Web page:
11 December 2018

The Holy Hobo

Food ✪✪ 
Ambience ✪✪✪ 
Service ✪✪✪ 

Jesmond Three Sixty 
Newcastle upon Tyne 

0191 281 3010 

Accessibility? Yes 
Gluten free? Yes 

Anyone who spends a bit of time writing about restaurants will quickly find themselves the target of press releases declaring this or that new opening to be the hottest thing since sliced hype. You soon become inured to the over-familiar and breathless tone of these communiqués, with their exclamation marks and awful words like “tantalising” and “fully-loaded”. 

Off the top of my head, precisely none of the greatest meals I’ve ever eaten came after having reading PR blurb. A number of the most awful ones did though. Funny that. 

Nonetheless, every now and then I stumble across some release that is so vibrantly bonkers I find myself drawn to check out the place it purports to describe, like a sick moth to a roaring flame. Which explains why my friend and I recently found ourselves in what used to be Mr Lynch, but has recently been rebranded as, ahem... The Holy Hobo.

1 December 2018

Bistro Citron Vert

Food ✪✪✪✪ 
Ambience ✪✪✪✪ 
Service ✪✪✪✪✪ 

1 Wellington St 
High Pittington 
County Durham 
DH6 1AZ 

0191 372 0564 

Accessibility? Yes 
Gluten free? Yes 

I’ve been reworking my way through the best episodes of Anthony Bourdain’s “Parts Unknown” as a sort of personal memorial to someone I never met, but who had the most wonderful gift for finding connections in and between food, people and places. 

He also had a great influence on my own cooking: his Les Halles Cookbook, which I bought in 2004, remains one of the most thumbed in my kitchen. It’s wonderfully funny and as outrageous as its author – in between the classic brasserie recipes it’s brimful of anecdotes of behind the scenes antics at the restaurant in Manhattan where he was head chef. His passion drips off the page like the juices of a medium rare côte de boeuf – I like to think he was a hopeless romantic about French cooking. 

It stands to reason, of course. Bourdain’s own childhood food epiphany was the consumption of an oyster while on a family holiday in the Gironde - “It tasted of seawater...of brine and flesh… and somehow...of the future”.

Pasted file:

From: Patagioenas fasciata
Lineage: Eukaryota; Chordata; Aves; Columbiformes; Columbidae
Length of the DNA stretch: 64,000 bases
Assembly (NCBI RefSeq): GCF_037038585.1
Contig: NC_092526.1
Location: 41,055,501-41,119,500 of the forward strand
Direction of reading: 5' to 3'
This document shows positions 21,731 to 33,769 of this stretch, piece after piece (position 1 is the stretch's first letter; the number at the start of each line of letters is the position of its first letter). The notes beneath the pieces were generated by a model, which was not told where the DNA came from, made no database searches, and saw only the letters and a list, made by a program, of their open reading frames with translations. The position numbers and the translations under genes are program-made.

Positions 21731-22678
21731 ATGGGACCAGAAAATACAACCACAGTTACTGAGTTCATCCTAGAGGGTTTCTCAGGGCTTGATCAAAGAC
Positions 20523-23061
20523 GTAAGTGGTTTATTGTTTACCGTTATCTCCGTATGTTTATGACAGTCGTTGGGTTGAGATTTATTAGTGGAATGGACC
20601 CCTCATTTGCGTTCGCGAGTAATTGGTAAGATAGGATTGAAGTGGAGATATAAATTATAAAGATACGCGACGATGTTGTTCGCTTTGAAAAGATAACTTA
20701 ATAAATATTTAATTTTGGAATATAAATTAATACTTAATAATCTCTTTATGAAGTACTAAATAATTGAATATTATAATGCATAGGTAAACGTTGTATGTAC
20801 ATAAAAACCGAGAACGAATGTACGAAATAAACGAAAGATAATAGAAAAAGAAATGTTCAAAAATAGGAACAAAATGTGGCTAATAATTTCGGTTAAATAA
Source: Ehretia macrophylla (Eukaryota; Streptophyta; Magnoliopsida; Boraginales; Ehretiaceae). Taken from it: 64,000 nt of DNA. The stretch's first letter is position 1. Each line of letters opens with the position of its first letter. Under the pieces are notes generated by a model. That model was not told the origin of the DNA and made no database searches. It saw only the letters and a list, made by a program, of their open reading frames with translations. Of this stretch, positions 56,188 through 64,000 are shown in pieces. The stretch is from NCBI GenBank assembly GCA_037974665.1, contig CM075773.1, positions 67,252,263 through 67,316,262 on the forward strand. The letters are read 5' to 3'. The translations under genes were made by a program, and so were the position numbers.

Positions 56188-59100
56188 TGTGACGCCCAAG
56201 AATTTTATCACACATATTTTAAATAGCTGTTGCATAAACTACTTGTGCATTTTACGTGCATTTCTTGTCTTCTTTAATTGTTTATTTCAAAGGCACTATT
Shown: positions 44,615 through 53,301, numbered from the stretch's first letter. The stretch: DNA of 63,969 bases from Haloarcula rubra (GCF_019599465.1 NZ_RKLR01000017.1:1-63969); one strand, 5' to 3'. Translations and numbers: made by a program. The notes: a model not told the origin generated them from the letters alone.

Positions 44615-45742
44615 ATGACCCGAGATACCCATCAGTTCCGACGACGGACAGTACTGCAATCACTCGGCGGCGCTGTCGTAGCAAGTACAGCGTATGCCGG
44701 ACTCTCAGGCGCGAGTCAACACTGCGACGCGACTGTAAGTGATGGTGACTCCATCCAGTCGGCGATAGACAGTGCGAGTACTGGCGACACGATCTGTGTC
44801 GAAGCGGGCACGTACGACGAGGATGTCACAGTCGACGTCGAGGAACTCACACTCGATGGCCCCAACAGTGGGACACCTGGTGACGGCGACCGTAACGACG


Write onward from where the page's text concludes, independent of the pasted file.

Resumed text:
For many of us, when classic French dishes are prepared and served well they can indeed raise the spirits. They taste of comfort, familiarity and reassurance. Nowadays this world can seem ablaze with division and fury and the future seems anything but certain. To enjoy a simple but delicious plate of food that has been prepared with skill and diligence, in much the same way as it has been since who knows when, is somehow to reject all the nastiness and look to a more stable world where, just maybe, things will turn out all right. Maybe. 

That’s the feeling I had anyway, as Mrs Diner and I set about our starters in Bistro Citron Vert. To be clear, this wasn’t high end French cuisine: nothing was flambéed, the sauces weren’t complex, there was no deft removal of bones at tableside. But sometimes a skilled rendition of the mundane can be more satisfying than stiff formality.

22 November 2018

Carter & Fitch

Food ✪ 
Ambience ✪✪✪ 
Service ✪✪✪✪ 

Stone Cellar Road 
High Usworth
Tyne & Wear 
NE37 1PH 

0191 202 2404 

Accessibility? Yes 
Gluten free? Yes  

So here we were on Wearside for the latest installment of the as-yet-unsuccessful “Operation Find Somewhere Nice To Eat in Central Sunderland”, a toilsome undertaking that a lesser reviewer would have jacked in ages ago. I am, however, possessed of both optimism and unwavering obstinacy, and so on I trudge. 

Mrs Diner and I had with us the pal, who had with her a very Junior Diner. Fine, I had thought; if I’m struggling for word count I can bang on about the baby change facilities. People eat out with young kids all the time. The pal does, anyhow. I foresaw no difficulties. More fool me. 

We pitched up at El Nido Mexicana at the advertised opening time of midday looking forward to what I had been told were some thoroughly decent tacos and a good list of mezcals, but the lights were off and nobody was home. I rang to see what the score was. No answer. 

With Junior getting restless in her pram, we hot-footed it over town to Mexico 70, set up by Neil Bassett of the excellent band Hyde and Beast, only to find the doors locked, some twenty minutes after Google suggested they ought to have opened.